I have tried both 1.4X and 2X converters on zooms and have never, not once, been satisfied with the results - but that's just my own experience. I know of many folks that use TC's regularly on zooms and are quite content.

I would have to agree with Bob - I use the 1.4X routinely on my 300 f2.8L - although I have, once or twice, used a 2X on it as well and I did lose some sharpness. As Bob said, I now use the 2X as a last resort. Until I can afford the 500mm, that's how it's gotta be!

I would suggest that you see if you can rent or borrow the TC's, run some chrome through them, and check the results - if you're still compelled to get a TC, then buy the 1.4X!

Bill

Michael Lopez , Oct 25, 2001; 06:09 p.m.

"Canon TCs are designed for this lens. I would not consider buying a 3rd party [TC]."

It is your wallet, of course. But you might want to look into the Kenko Pro 1.4x and 2x teleconverters. They are very close (not quite equal) to Canon TC quality, at roughly half the cost. You could buy just the Kenko Pro 1.4x for $172, and deposit the difference in cost to start a savings fund towards purchasing a second-hand 400/5.6. Over the last month or two, I've seen a used Canon 400/5.6 for $850 at B&H, a used Sigma 400/5.6 HSM for $600 at Adorama, and Tokina or non-HSM Sigma used 400/5.6 lenses for around $300 to $350 at Adorama and KEH. For Tokina, you'd want the AT-X APO version; for Sigma, you'd want the most recent non-HSM or HSM versions. Depending on your camera model, you may or may not be able to auto-focus when a 1.4x extender is attached to an f/5.6 main lens. Among 400/5.6 lenses, spending more gets you significantly better quality, especially in the focusing motor.

BTW, Bob Atkins knows vastly more about bird photography than I do. If he disagrees with me, believe him.

Shun Cheung , Oct 25, 2001; 06:23 p.m.

To put it bluntly, a 70-200 zoom is the wrong lens for bird photography in general, regardless of what TCs you are going to use with it. A 2x along w/ the 200mm end might get you closer, but most likely you will be very frustrated. I have been there before myself.

If you are really interested in bird photography, try to save for a 400mm/f5.6 as a starting point, and it is not that expensive. Eventually you'll probably grow beyond that, and you'll need the big guns then.

I S , Oct 26, 2001; 07:42 a.m.

The Canon 1.4X TC is a great introduction to teleconverters, because its quality is so high. I use one with great results on my 300mm F4L IS and 70-200 F4L (optically very similar to the F2.8), so I don't think you'll be disappointed with the results. The 2X mk II is said to be very good for a 2X TC, but don't expect results with it to be brilliant.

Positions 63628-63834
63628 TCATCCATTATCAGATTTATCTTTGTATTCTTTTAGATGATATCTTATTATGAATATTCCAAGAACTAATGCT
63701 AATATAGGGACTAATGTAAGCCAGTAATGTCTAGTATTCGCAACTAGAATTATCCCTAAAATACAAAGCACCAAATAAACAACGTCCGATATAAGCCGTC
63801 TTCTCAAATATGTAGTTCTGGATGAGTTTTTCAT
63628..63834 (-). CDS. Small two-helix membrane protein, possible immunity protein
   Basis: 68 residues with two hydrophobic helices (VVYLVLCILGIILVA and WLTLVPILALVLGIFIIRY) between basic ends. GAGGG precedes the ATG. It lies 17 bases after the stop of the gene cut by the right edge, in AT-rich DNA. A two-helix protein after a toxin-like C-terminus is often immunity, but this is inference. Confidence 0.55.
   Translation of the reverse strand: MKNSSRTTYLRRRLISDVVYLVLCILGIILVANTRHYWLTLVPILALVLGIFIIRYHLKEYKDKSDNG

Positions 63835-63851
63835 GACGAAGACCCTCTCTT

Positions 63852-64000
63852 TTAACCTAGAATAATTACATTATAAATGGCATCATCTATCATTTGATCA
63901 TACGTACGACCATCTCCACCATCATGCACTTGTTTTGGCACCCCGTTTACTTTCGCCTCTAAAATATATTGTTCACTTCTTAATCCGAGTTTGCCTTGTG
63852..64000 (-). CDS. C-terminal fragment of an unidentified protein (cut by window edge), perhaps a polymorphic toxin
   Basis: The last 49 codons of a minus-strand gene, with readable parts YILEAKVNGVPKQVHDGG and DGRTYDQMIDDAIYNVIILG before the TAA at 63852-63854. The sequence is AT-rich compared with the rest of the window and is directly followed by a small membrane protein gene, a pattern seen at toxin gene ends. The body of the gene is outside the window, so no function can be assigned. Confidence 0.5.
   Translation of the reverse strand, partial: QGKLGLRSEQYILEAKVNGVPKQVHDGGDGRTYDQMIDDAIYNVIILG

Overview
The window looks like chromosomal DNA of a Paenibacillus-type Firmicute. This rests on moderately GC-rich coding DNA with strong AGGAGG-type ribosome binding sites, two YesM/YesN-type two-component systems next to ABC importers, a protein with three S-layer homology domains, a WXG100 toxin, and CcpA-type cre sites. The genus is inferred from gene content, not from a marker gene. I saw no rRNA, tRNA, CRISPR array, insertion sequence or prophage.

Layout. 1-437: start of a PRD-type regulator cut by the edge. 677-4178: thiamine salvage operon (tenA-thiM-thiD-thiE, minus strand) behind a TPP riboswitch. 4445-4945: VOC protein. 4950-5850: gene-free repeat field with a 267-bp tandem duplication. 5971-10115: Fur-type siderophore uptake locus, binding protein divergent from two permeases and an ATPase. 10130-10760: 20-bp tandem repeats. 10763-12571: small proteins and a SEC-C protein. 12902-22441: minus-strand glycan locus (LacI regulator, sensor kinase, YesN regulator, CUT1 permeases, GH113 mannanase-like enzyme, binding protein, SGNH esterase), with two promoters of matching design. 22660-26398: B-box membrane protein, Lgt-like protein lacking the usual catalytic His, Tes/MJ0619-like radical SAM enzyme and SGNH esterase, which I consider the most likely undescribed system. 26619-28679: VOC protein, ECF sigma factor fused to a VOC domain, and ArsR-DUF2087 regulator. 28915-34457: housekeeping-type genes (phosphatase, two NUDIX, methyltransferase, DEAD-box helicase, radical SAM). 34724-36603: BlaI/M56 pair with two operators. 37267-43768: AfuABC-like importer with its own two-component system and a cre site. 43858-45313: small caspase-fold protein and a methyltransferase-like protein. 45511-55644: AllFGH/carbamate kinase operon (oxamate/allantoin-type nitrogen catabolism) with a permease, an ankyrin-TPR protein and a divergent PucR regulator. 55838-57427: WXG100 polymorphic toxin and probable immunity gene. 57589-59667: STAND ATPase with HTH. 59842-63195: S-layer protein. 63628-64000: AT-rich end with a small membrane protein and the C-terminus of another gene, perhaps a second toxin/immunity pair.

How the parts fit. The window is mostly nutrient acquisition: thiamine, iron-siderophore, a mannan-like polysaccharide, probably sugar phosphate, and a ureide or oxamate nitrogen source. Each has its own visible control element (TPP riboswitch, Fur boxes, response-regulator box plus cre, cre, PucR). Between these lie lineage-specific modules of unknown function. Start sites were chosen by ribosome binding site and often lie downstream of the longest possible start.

Gary Voth , Oct 27, 2001; 09:37 a.m.

My background is photojournalism, where getting the shot is more important than lp/m pairs of resolution. So I have used the 2x with the zoom on more than one occasion with okay results. You must stop down at least to f/4.0 (effective f/8.0), however.

That said, I agree with the other posters that in the realms of outdoor and wildlife photography you will not be competitive with this setup. Ultimate sharpness and photographic technique are critical factors in the success of this kind of work, and you just cannot achieve that with a 2x and zoom lens.

Save that $250 or so you would spend on a 2x converter and put it towards a used 400 f/5.6L. 400mm is just long enough to work well for many kinds of wildlife, and is very good for birds in flight. The quality of this prime lens is such that it should be fine with a 1.4x converter too, though you will need to use a good tripod.

Enjoy the 70-200, it is a fine lens.

Terry Dvorak , Oct 27, 2001; 10:30 a.m.

"You could buy just the Kenko Pro 1.4x for $172, and deposit the difference in cost to save toward a second-hand 400/5.6."

Or you could buy the Canon 1.4 used for around $200 (I did, through photo.net classifieds, even BEFORE the price of new Mark I 1.4's dropped to the levels where they are now, which I think is around $280). I've never been thrilled with 2x TC's and have to admit that I wince even when I have to use a 1.4, although no one's ever complained about the resulting photos, so if you want to "increase" the range of your kit it's the best way to go on a budget.